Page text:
So be mindful of the rules and politics you play with OUR neighborhood with your neighborhood association. The young outnumber you, and if we choose, we can take over your association.
Bleh from Dallas, via dallasobserver.com
It's apparent between the boot and Freedman's recap of recent events that the city thinks we're all best off indoors. The city budget sucks, and we have $$ for the police to chase all these rabble-rousers out for not celebrating in an approved locale like a Victory Park. I guess that makes sense since the city gets a cut when the fines roll in.
I'm happy [Angela] Hunt had a good vacation in the Pacific Northwest, but just look at Austin or Houston. Are they having this problem? Does their budget really impact the issue?
As far as Avi goes, here's some derision. Just picture him waving that Taser around listening to some Ultramagnetic MCs to get his adrenaline going before he's off to film COPS Greenville. Just don't get in his shot—he's an auteur.
Doug in DFW, via dallasobserver.com
"Roadkill," by Jim Schutze, June 4
Road to nowhere
This is the craziest battle I have ever witnessed in my life—even since 1998, when I first saw the drawings for the toll road inside the levees. I could not believe Laura Miller was so dumb. You don't need to be an engineer to know it was a disaster waiting to happen.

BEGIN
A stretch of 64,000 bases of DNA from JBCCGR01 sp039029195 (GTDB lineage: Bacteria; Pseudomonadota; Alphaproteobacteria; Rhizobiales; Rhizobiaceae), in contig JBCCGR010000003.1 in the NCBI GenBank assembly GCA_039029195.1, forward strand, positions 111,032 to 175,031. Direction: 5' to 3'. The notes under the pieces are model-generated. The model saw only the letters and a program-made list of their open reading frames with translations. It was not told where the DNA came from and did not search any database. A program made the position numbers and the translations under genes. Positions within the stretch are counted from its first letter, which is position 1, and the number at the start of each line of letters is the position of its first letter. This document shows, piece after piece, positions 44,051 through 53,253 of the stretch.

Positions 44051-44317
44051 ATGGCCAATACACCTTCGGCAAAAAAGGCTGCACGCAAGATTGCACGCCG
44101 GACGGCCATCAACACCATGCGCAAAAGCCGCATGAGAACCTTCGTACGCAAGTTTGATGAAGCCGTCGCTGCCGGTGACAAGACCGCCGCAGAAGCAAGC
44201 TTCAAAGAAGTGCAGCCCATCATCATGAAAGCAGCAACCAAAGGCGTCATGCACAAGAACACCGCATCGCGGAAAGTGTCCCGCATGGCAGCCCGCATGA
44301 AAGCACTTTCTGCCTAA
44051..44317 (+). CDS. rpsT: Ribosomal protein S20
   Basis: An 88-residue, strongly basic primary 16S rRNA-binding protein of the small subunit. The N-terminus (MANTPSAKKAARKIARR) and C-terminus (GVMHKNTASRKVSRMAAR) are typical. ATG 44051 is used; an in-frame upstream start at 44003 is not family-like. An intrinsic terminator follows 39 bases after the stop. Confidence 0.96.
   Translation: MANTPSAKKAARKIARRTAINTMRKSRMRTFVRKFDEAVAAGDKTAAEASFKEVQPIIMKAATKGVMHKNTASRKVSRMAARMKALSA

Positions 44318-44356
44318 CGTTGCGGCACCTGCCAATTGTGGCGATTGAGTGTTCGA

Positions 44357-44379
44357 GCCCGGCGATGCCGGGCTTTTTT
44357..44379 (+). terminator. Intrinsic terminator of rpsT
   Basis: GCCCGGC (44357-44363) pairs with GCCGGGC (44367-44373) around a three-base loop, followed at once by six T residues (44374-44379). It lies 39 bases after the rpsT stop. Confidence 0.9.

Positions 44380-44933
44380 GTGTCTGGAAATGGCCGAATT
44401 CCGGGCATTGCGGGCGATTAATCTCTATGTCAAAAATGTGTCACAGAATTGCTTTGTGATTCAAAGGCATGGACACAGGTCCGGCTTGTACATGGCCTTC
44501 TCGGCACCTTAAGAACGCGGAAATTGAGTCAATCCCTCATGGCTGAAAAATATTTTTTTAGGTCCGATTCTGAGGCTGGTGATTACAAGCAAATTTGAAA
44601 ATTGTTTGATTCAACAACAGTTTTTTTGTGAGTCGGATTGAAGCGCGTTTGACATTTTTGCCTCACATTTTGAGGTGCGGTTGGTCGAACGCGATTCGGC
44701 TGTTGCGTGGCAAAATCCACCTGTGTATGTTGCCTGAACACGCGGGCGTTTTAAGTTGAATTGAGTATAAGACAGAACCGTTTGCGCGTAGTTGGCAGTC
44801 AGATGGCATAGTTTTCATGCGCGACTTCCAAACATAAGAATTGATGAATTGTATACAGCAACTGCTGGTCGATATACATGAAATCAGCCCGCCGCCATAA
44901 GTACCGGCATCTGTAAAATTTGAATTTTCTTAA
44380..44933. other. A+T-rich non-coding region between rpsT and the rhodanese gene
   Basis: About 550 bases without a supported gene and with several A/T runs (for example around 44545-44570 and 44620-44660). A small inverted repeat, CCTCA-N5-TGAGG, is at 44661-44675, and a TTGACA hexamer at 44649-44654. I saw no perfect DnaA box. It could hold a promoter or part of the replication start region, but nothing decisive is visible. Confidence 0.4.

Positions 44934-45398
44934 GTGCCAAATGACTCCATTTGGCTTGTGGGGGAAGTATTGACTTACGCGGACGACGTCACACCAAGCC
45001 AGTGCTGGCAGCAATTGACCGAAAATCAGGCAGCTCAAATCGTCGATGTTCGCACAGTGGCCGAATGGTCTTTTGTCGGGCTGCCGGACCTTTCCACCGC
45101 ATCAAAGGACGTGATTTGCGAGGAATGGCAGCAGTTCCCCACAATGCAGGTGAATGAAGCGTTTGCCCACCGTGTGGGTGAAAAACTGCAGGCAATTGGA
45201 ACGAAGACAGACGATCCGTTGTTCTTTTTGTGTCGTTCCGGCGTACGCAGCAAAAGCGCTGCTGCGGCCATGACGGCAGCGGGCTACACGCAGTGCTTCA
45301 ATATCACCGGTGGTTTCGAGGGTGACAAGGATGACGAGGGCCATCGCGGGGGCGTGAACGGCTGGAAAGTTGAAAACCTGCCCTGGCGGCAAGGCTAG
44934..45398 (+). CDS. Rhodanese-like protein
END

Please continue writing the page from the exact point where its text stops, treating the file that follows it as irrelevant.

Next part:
Maybe there is some good to all of this after all. By the time the project dies, it will be several years. Maybe by then our citizens will support mass transit and densification as an alternative for our city core.
Juan Valdez from Dallas, via dallasobserver.com
All your comments about putting a toll road in a floodway apply to putting a park there, also. Any features taller than a running track would collect snags and impede the flow of flood water and probably cannot be tolerated. No trees, no gazebos, no footbridges, nada. Since there is little financial constituency for it, look for the city to cancel plans for any park as the flood control study advances.
Instead of being the man who bankrupts Dallas, Leppert could be the man who saves Dallas from flooding. But first he must face reality. If lives and property were not at stake, one could almost feel sorry for him. Mayors Kirk and Miller got this tar baby rolling (somehow not perceiving that it was a tar baby), and Leppert's backers thought they could install him as mayor to send the gravy train their way. A simple assignment for a hard-working former CEO. But reality cannot be ignored forever.
By the way, what about Laura Miller? She seemed pretty clear-headed about the nascent Trinity fiasco when she was a reporter. Is it possible that as mayor she was suckered by the same pretty but meaningless advertising brochures that suckered a majority of voters? Tsk, tsk. The first rule of PR is never fall for your own PR.
Richard Schumacher, via dallasobserver.com